That's the fix Lex finds himself in this month, as his quest for Black Lantern power is derailed by the small matter of his being dead. Death of the Endless, from Vertigo's Sandman comic, appears at his side and he bids to persuade her to return him to life. Death is more interested in having a chat, working out what makes Lex tick and helping him on a journey. At one stage, she asks Lex if he'd like a Paradise, either for him personally, or for everyone, but he's not having that, positing that he'd spend forever looking for the catch - a fine piece of character building.
Lex just doesn't trust folk, you see, even someone who, logically, has no reason to to screw him over - Death holds all the cards. But Lex's ego is bigger than Death.
For the past few months writer Paul Cornell has been giving us the best look at Lex Luthor's personality since the late Bronze Age, when Superman's arch enemy discovered love, and loss. This issue shows again what a complicated fellow Lex is, as he stubbornly tries to outwit a being who tells gods when to shuffle off stage.
Death herself is on splendid form; Sandman devotees need have no fears that a story set in the DC Universe won't do justice to the beloved character created by Neil Gaiman. For one thing, Gaiman has had input into part five of 'The Black Ring'. For another, Paul Cornell is a terrific comics writer and novelist in his own right, not one to play in someone else's backyard unless he knows he won't break the toys (he'd certainly avoid a cliched metaphor like that). Death's devastating logic and sly sense of humour are intact, along with her curiosity about, and soft spot for, humanity.
The end of this issue sets up next month's confrontation with immortal villain Vandal Savage, via a tarot card recalling a position Lex found himself in at the start of this storyline. That'll make two cannibal foes in three issues for Lex - gulp.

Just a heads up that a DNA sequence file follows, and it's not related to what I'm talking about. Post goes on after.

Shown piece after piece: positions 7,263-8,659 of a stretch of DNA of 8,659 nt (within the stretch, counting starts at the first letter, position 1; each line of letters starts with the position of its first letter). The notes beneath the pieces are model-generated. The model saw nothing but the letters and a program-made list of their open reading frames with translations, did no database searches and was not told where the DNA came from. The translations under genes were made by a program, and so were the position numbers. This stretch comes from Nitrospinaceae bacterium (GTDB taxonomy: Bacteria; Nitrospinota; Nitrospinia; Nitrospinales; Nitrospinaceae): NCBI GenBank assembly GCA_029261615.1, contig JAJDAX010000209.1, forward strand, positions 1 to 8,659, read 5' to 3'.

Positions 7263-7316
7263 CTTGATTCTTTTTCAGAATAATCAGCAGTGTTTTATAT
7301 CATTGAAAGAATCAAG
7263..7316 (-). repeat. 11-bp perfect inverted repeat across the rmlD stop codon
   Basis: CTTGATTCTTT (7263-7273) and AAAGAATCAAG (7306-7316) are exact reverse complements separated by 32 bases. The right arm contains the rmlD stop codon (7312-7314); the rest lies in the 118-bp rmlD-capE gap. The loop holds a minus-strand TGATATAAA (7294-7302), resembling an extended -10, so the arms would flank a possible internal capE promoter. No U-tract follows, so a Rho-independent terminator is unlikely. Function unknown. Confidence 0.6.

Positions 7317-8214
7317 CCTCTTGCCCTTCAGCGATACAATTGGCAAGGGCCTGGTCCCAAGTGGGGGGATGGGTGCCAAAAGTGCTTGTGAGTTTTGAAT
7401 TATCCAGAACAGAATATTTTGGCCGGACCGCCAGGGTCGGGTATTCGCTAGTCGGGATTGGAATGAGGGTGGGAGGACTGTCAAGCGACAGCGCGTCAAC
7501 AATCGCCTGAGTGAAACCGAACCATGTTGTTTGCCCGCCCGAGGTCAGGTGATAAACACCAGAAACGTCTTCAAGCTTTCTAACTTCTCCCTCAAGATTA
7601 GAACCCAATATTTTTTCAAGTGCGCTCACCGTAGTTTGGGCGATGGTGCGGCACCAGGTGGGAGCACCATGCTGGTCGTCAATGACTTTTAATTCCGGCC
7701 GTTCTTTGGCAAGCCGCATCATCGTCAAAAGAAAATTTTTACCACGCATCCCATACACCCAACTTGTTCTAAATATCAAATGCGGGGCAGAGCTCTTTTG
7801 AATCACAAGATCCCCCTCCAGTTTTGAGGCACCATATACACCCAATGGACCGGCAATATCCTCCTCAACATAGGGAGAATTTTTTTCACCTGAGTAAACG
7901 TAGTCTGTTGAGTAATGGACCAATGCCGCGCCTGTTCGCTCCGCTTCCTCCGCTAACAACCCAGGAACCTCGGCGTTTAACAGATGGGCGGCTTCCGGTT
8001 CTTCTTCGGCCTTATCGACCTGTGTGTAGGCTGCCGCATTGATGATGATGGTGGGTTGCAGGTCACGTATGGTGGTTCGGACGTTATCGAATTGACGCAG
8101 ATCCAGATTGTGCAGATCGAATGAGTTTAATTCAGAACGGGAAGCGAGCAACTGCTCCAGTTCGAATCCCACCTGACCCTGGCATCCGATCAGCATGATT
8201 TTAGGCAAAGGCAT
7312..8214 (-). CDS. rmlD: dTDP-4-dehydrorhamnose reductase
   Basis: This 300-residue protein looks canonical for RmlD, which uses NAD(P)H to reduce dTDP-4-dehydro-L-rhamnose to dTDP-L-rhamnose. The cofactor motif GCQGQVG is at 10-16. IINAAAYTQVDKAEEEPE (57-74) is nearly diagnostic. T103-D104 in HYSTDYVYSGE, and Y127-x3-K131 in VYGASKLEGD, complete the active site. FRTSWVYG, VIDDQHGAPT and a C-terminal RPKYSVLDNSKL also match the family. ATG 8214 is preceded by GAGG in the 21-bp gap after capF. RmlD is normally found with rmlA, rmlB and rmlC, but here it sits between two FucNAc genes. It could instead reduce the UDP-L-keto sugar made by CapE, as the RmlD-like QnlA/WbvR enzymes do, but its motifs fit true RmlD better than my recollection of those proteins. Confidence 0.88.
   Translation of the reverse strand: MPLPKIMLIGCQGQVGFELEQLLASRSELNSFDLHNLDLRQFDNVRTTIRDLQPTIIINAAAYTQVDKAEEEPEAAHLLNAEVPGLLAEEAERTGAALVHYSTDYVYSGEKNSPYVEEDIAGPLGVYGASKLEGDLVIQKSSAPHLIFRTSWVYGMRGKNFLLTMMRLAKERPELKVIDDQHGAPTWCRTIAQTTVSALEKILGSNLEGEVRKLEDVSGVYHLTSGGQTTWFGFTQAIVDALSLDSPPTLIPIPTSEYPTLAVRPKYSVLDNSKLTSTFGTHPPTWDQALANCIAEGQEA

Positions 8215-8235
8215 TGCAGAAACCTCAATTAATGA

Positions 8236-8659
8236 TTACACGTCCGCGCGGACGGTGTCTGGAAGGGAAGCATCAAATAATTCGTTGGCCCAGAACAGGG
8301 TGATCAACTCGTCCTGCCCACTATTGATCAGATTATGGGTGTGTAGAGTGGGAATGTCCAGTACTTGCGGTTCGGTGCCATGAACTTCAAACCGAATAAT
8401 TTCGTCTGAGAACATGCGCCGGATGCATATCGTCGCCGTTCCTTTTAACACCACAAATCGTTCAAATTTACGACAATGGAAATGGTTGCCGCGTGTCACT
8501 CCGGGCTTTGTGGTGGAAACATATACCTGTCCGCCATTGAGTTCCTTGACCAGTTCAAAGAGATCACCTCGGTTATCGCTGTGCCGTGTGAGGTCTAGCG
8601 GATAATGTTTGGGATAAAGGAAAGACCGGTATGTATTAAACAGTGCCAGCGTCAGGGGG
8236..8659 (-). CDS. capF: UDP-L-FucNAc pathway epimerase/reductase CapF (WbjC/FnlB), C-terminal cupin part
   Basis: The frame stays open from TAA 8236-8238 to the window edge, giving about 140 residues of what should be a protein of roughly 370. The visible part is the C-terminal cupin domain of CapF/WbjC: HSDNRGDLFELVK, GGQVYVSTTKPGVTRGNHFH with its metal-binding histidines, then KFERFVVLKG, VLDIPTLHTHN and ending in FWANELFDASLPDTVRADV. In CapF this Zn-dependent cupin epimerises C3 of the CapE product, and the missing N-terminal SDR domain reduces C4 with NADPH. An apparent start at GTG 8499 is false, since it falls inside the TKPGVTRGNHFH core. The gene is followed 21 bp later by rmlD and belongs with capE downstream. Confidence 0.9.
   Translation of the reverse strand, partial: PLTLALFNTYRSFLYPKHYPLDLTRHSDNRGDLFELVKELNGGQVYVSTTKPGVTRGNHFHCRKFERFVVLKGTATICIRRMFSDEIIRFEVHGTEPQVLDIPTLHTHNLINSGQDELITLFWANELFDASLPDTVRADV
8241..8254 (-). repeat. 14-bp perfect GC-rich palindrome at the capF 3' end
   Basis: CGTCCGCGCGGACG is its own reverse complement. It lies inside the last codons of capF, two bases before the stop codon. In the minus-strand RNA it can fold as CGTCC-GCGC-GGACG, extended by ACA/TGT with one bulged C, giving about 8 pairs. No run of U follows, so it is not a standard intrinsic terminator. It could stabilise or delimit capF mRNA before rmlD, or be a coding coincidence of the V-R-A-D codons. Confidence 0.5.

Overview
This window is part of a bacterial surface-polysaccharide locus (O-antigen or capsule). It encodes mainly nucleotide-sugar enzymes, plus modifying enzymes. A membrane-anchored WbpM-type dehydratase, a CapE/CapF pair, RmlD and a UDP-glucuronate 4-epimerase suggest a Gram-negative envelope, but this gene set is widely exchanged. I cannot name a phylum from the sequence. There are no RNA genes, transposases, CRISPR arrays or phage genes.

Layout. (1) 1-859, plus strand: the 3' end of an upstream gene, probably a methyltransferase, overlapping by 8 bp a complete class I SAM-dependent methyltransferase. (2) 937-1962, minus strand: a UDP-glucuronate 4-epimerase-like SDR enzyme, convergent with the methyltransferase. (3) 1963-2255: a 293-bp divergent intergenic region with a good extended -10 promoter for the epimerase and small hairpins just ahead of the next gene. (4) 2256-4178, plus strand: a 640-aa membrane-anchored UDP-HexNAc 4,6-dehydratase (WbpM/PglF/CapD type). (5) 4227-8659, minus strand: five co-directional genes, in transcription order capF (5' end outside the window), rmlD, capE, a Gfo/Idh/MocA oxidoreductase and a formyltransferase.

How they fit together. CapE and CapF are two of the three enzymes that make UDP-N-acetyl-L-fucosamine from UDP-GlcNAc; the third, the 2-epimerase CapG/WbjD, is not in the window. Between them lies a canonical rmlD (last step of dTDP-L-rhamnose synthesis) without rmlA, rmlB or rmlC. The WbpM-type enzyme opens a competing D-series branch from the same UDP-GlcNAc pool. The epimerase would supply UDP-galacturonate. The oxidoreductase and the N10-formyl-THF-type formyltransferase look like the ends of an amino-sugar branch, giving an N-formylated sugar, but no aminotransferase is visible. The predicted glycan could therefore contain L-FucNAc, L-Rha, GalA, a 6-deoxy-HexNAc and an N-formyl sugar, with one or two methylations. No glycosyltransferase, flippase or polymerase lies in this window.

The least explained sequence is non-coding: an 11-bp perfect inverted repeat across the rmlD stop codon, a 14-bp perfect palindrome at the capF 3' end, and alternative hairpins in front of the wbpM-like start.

Artistic partner Pete Woods draws a lovely Death, immediately recognisable as the sweet Goth girl whose airy expressions belie her steely focus. And Woods continues to redefine Lex, putting his imprint onto every image of the old stinker.
DC have promoted this issue rather more than the average Superman Family book, creating massive expectations. I can't see many people being disappointed. The cover by David Finch, whose illustration homages the style of seminal Death artist Chris Bachalo, is a fine capper to a fascinating tale.
And there's more ... the Jimmy Olsen strip has its second instalment, with our hero dealing with a visit to Metropolis by aliens who may or may not be a threat to the planet (Daily and otherwise). It's another delightful flight of fancy from writer Nick Spencer and artists RB Silva and Dym, and while I understand the story is disappearing as the price and page count of Action Comics falls, you can bet I'll be buying it's conclusion in a JO Special.